I looked around at all the wet laundry, and then over at the never-ending-pile of dirty laundry in the laundry basket and started thinking…
‘Why do I even have all this stuff?! What is it for?! It would be so much easier if we only had a few things, then we wouldn’t even need a washing machine, we could just wash all this stuff by hand in a minute or two.’
Doing all this hand washing, also made me realize how and why practicing elimination communication (or taking your baby to the loo) in a third world country is a no-brainer. They don’t HAVE extra cloth for diapers and even if they did, could you imagine how much hand washing they would have to do?! Better to just take your baby over a bush! All day long, I was being extra vigilant with ECing Goldie. After washing all those diapers and fearing that I would have to do it again soon, I wasn’t prepared to put a diaper on her unless she absolutely needed it, like if we went out. I have to say, we didn’t produce one wet diaper… although, silly me, put her in the baby carrier and the one and only time I missed her pee was when she was in there, but it wasn’t much, so I just rinsed it off in the sink.
If you read a bit on the history of the washing machine, you can see that the modern electric washing machines only became big in say, the 1930s and 1940s. Before modern washing machines, they had ‘washing machines’, but you had to do a bit of work, and you had to squeeze the water out of the clothes with a wringer. But, even these early washing machines made it easier for people to wash their clothes… far easier than what I was doing, I think. Whilst bending over my tubs, it made me think about my visit to India in 2006. While I was traveling around by trains through the country side, I remember seeing people everywhere, washing their clothes outside, in brown muddy water. Then, they would whack the wet clothes on a rock to get rid of the extra water. Do I look that cool right now, hunched over my buckets? Not even!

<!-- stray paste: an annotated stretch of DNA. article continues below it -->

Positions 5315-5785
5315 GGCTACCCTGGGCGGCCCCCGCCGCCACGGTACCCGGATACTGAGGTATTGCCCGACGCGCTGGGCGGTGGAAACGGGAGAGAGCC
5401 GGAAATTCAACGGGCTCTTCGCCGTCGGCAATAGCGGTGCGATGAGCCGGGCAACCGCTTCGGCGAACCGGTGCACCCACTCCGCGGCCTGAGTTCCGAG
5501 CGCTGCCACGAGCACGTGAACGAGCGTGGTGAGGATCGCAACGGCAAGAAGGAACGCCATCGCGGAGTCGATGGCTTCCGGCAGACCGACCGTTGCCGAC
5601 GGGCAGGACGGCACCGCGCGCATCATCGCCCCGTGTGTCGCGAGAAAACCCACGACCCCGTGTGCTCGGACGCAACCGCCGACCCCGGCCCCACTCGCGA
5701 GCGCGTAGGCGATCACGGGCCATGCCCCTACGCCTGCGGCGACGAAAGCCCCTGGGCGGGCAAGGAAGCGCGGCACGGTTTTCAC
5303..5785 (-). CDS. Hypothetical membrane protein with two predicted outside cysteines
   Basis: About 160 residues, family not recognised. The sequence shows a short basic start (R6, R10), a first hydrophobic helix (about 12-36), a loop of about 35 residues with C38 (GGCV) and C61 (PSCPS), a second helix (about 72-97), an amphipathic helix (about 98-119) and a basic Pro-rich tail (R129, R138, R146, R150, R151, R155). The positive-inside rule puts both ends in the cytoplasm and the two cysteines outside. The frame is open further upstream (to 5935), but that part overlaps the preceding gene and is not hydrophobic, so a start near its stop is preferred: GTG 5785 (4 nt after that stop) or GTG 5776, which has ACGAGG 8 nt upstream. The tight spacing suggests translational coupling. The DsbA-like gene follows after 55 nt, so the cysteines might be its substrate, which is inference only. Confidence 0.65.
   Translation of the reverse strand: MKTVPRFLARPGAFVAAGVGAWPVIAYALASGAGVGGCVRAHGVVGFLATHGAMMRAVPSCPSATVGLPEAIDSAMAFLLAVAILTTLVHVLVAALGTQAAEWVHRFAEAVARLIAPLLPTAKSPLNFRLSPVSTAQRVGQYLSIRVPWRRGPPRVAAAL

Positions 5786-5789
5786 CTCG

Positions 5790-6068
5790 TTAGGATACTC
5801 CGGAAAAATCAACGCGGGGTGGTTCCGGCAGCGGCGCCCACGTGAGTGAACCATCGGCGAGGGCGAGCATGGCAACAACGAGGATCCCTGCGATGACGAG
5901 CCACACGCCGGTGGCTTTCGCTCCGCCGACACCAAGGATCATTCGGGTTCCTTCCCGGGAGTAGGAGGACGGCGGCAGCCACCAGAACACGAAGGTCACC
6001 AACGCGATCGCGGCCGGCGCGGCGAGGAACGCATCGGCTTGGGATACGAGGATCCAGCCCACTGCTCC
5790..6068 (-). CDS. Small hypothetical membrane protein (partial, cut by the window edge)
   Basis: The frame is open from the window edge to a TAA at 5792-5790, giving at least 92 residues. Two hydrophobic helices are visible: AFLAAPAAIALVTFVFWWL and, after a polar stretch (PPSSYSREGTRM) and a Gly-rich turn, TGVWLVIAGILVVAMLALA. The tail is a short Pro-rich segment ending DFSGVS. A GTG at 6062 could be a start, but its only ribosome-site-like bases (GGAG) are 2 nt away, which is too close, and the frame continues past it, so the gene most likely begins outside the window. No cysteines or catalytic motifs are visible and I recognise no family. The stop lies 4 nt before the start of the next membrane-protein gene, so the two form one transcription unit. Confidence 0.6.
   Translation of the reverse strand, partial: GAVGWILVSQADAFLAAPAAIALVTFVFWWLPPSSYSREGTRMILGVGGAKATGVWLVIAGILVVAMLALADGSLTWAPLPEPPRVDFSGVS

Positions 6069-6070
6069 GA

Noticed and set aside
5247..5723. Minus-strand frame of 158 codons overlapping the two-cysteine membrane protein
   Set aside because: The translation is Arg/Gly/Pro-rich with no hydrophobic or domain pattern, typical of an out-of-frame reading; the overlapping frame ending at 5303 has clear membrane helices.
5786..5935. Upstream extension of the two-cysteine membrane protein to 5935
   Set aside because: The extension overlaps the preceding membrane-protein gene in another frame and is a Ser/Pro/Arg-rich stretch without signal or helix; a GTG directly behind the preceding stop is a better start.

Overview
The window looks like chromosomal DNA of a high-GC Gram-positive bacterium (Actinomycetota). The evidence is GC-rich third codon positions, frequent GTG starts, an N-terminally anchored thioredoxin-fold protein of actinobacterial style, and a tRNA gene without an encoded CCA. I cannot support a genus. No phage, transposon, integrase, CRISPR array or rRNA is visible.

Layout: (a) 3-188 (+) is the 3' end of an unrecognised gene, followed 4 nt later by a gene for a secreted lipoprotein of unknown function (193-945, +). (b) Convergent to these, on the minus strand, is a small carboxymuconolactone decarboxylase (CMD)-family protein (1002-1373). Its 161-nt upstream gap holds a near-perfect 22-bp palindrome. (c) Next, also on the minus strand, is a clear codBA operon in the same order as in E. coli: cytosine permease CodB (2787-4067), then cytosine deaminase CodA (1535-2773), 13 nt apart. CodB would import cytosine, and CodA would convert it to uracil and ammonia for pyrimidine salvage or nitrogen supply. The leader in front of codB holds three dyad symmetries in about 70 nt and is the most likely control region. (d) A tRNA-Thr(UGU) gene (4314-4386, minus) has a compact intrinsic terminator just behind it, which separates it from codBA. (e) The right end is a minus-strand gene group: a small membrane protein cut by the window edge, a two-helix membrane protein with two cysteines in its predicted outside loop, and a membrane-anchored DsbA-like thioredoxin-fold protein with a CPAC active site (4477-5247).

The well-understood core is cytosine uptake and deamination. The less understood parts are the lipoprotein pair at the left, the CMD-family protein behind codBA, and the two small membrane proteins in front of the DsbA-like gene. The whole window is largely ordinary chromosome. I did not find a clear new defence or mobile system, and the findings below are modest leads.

Anyway… I hung the clothes out to dry, but they were so wet, most of the thick diapers didn’t dry. My wringing technique was a fail. It turns out the the washing machine is not broken… The guy came today and said that it just needs a new timer. He ordered the part and I can still use the thing, I just have to manually help the dial around so that the cycle finishes properly. I stuck the still dripping wet diapers back in the washing machine and manually turned the dial to spin, and it sucked all the excess water out of them and they are in the dryer as I speak. I’m very happy to have the option of still using my mostly working washing machine. Also, I’m very grateful for having the ‘back to my roots’ clothes washing experience. It was a great reminder to be extra vigilant when using resources like water and power. Most of all, it was a reminder to me as to how lucky we are 🙂